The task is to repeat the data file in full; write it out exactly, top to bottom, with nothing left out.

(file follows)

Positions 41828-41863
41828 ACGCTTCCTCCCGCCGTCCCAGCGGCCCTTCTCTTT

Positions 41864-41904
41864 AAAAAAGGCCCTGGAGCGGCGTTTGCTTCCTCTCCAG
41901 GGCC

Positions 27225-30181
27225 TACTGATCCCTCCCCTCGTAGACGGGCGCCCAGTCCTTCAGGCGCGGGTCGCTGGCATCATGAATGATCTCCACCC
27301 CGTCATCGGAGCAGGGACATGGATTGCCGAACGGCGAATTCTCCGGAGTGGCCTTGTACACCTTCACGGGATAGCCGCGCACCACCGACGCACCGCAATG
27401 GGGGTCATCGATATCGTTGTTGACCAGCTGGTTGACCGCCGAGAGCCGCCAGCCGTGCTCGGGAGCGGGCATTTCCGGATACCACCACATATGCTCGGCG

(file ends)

Positions 41828-41863
41828 ACGCTTCCTCCCGCCGTCCCAGCGGCCCTTCTCTTT

Positions 41864-41904
41864 AAAAAAGGCCCTGGAGCGGCGTTTGCTTCCTCTCCAG
41901 GGCC

Positions 27225-30181
27225 TACTGATCCCTCCCCTCGTAGACGGGCGCCCAGTCCTTCAGGCGCGGGTCGCTGGCATCATGAATGATCTCCACCC
27301 CGTCATCGGAGCAGGGACATGGATTGCCGAACGGCGAATTCTCCGGAGTGGCCTTGTACACCTTCACGGGATAGCCGCGCACCACCGACGCACCGCAATG
27401 GGGGTCATCGATATCGTTGTTGACCAGCTGGTTGACCGCCGAGAGCCGCCAGCCGTGCTCGGGAGCGGGCATTTCCGGATACCACCACATATGCTCGGCG